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Jordanians split almost equally over country’s outlook — poll

By Laila Azzeh - May 05,2017 - Last updated at May 05,2017

AMMAN – Fifty per cent of mainstream Jordanians believe that the situation in the country is moving in the “wrong” direction, compared with 48 per cent who expressed an optimistic outlook, according to a recent opinion poll. 

Conducted by the University of Jordan’s Centre for Strategic Studies (CSS) 200 days after the formation of Prime Minister Hani Mulki’s government, the poll showed that 55 per cent of opinion leaders consider things to be heading on the right path in Jordan, compared with 41 per cent who disagree. 

The survey divided respondents into two categories: popular Jordanian — or the “national sample” — and opinion leaders. 

The national sample consisted of 1,944 people above the age of 18 with an equal representation of men and women, while the opinion leaders sample included a random group of 700 people categorised into seven groups of 100 individuals, according to the centre.

Conducted between April 15 and 24, the poll involved a total of 36 researchers, with a margin of error of 2.5 per cent. 

The poll covered, among others, issues of economic growth, unemployment, satisfaction with the government’s performance, national reform process, regional crises and military decisions. 

Economic challenges facing the Kingdom continue to be deemed a major concern for Jordanians, with the poll showing that 26 per cent of the popular sample believe that high prices are the most pressing issue facing Jordan today, followed by unemployment (22 per cent), poverty (19 per cent) and the overall economy (13 per cent).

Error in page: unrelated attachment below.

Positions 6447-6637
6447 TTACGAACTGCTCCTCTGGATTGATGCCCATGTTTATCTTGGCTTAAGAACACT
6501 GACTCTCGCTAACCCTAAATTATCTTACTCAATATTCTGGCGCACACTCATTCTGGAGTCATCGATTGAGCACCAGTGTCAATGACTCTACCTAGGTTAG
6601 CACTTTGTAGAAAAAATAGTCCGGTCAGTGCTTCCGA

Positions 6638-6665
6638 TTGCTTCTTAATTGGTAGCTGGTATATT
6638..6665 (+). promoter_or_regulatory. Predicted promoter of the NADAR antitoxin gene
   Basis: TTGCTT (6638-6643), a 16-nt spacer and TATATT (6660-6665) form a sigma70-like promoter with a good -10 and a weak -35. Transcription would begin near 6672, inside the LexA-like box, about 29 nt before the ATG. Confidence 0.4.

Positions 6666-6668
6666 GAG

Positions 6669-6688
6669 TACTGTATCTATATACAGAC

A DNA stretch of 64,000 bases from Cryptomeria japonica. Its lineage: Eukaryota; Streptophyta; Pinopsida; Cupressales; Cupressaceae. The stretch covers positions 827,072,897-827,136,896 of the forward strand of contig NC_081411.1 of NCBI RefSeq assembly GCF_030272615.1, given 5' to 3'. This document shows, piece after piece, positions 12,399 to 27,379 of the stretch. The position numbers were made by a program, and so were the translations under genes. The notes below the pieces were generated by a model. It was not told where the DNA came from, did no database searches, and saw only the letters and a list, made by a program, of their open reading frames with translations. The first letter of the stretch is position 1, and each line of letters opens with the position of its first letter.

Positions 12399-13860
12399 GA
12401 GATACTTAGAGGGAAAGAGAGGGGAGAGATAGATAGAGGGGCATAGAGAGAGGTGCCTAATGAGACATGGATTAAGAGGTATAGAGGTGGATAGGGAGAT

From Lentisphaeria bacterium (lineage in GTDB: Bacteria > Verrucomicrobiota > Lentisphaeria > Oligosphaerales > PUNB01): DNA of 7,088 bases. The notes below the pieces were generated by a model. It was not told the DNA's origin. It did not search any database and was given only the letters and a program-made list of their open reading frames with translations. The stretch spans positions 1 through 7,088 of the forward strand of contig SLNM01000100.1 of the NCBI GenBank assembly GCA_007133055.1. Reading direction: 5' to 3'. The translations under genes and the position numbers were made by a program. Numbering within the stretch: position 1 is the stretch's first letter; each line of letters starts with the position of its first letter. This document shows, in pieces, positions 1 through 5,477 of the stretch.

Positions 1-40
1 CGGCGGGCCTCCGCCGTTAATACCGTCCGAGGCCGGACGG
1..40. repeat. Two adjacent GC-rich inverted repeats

Opinion leaders also deem economic difficulties to be the main hurdle facing the country, although they consider the overall economic situation to be the most challenging issue, followed by unemployment (16 per cent) and poverty (8 per cent), noted CSS Director Musa Shteiwi. 

“As for the government, prime minister and the ministerial team’s assessment, 43 per cent of the national sample and 49 per cent of the opinion leaders’ group believe that the government was able to successfully shoulder its responsibility so far,” Shteiwi said during a press conference held on Thursday. 

Moreover, 43 per cent of mainstream Jordanians and 46 per cent of opinion leaders believe that the premier has been up to his responsibilities since his designation. 

As for the ministerial team, 43 per cent of the popular sample respondents and 46 per cent of opinion leaders believe it was up to its responsibilities. 

“For those who believe that the government was unable to carry its responsibilities, the main reasons they cited to support their view were the repeated increase in prices and the rise of unemployment rate (29 per cent) followed by the lack of noticeable achievements and reforms (18 per cent) and the government’s inability to fight corruption (16 per cent),” Shteiwi added.

However, opinion leaders have different views on the reasons why they believe the government to have been inefficient, he said, pointing out that the lack of tangible reforms ranked first (29 per cent), followed by the “poor” performance of the premier and ministerial team (29 per cent) and failure to address the economic challenges (17 per cent).